Secondly, if interest rates rise, firms may anticipate that consumers will reduce their spending, and the benefit of investing will be lost. Investing to expand requires that consumers at least maintain their current spending. Therefore, a predicted fall is likely to discourage firms from investing and force them to postpone their investment decisions.
Because investment is a high-risk activity, general expectations about the future will influence a firm’s investment appraisal and eventual decision-making. Any indication of a downturn in the economy, a possible change of government, war or a rise in oil or other commodity prices may reduce the expected benefit or increase the expected cost of investment.
Firms pay corporation tax on their profits, so a reduction in tax increases the profits they retain after tax is paid, and this acts as an incentive to invest. There current rate of 20% will fall to 19% in 2017, and then to 18% in 2020.
The level of savings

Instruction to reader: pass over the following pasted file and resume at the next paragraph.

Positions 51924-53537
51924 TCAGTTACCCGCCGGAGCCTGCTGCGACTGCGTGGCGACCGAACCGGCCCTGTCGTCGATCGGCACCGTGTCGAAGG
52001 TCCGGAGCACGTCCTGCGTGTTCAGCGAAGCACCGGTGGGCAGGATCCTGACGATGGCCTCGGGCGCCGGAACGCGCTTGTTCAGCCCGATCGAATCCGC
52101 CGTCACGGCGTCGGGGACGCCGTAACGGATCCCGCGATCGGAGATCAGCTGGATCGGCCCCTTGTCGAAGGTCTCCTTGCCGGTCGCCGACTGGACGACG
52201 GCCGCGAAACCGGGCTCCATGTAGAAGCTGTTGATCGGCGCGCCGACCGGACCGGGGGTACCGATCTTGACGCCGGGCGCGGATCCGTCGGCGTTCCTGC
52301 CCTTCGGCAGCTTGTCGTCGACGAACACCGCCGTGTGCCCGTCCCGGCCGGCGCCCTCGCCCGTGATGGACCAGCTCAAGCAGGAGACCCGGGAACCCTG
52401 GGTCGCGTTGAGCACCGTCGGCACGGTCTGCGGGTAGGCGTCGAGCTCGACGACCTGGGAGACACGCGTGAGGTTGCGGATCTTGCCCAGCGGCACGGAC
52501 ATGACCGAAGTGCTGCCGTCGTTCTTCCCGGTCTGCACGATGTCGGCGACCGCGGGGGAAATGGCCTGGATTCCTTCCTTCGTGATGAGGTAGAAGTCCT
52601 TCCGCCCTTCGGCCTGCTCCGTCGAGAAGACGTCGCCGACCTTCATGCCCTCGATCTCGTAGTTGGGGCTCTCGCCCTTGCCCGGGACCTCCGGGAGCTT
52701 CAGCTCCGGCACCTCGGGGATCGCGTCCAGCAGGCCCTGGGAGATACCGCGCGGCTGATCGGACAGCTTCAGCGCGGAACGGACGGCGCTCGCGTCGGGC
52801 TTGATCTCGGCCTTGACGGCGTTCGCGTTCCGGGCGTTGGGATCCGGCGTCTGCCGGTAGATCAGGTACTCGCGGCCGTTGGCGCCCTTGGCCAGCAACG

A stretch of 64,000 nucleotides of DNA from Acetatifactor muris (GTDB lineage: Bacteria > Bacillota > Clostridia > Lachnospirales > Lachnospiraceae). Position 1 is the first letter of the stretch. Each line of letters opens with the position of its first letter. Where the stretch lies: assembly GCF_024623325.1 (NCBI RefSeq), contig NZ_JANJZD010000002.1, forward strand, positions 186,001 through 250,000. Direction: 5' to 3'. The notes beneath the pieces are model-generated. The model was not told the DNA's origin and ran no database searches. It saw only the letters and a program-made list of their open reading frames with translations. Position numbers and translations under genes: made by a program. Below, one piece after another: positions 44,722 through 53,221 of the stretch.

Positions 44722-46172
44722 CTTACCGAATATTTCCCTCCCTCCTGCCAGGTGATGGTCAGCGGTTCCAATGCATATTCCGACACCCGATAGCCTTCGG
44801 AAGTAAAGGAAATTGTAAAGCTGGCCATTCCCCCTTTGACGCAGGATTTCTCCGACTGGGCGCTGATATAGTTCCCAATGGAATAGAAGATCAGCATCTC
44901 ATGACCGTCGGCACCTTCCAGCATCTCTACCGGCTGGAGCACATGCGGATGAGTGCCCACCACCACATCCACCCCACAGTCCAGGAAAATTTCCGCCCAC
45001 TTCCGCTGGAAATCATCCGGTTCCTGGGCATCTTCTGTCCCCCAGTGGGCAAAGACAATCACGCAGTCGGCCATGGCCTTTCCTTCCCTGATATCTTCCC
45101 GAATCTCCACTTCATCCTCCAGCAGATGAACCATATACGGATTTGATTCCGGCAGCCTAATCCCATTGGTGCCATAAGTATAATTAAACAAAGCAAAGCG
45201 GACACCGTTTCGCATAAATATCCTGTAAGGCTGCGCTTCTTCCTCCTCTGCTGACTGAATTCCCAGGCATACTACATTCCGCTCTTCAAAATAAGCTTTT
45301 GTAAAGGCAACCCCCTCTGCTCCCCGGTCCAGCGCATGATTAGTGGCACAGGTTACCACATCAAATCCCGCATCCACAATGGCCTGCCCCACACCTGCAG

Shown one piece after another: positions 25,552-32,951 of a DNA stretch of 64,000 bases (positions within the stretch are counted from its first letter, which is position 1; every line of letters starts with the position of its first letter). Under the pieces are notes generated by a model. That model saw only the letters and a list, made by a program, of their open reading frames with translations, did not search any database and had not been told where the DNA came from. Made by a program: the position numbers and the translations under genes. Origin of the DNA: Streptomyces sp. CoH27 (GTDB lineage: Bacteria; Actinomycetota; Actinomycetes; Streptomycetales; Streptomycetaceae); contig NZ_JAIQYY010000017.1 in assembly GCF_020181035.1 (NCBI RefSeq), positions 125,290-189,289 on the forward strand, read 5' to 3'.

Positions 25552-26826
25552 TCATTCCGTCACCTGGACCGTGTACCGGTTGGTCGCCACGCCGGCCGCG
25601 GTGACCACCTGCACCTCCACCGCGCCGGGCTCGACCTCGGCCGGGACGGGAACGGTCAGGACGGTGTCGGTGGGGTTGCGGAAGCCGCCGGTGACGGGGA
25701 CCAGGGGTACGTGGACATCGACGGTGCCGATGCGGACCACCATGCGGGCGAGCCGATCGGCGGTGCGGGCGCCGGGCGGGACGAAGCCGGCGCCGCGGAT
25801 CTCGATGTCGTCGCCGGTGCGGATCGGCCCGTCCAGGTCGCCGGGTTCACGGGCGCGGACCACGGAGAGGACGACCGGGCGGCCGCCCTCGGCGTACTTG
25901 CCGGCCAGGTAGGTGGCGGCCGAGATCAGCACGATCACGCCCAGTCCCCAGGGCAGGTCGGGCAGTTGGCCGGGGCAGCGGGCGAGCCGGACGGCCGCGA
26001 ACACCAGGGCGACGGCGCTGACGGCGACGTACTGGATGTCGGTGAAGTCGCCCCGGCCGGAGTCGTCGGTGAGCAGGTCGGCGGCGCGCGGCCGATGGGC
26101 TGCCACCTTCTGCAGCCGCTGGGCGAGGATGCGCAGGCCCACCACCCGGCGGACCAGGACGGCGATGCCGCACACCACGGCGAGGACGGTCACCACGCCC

Household and corporate savings provides a flow of funds into the financial sector, which means that funds are available for investment. Increased saving may reduce interest rates and stimulate corporate borrowing and investment.
Why investment is necessary?
One of the main reasons investing money is important is that it helps to create more money. As opposed to just saving money in a bank account, investing money involves choosing to use that money to buy interest or stock in order to earn a return on the money.
Payment of cash or cash-equivalent for goods or services, or a charge against available funds in settlement of an obligation as evidenced by an invoice, receipt, voucher, or other such document. See also revenue expenditure, capital expenditure.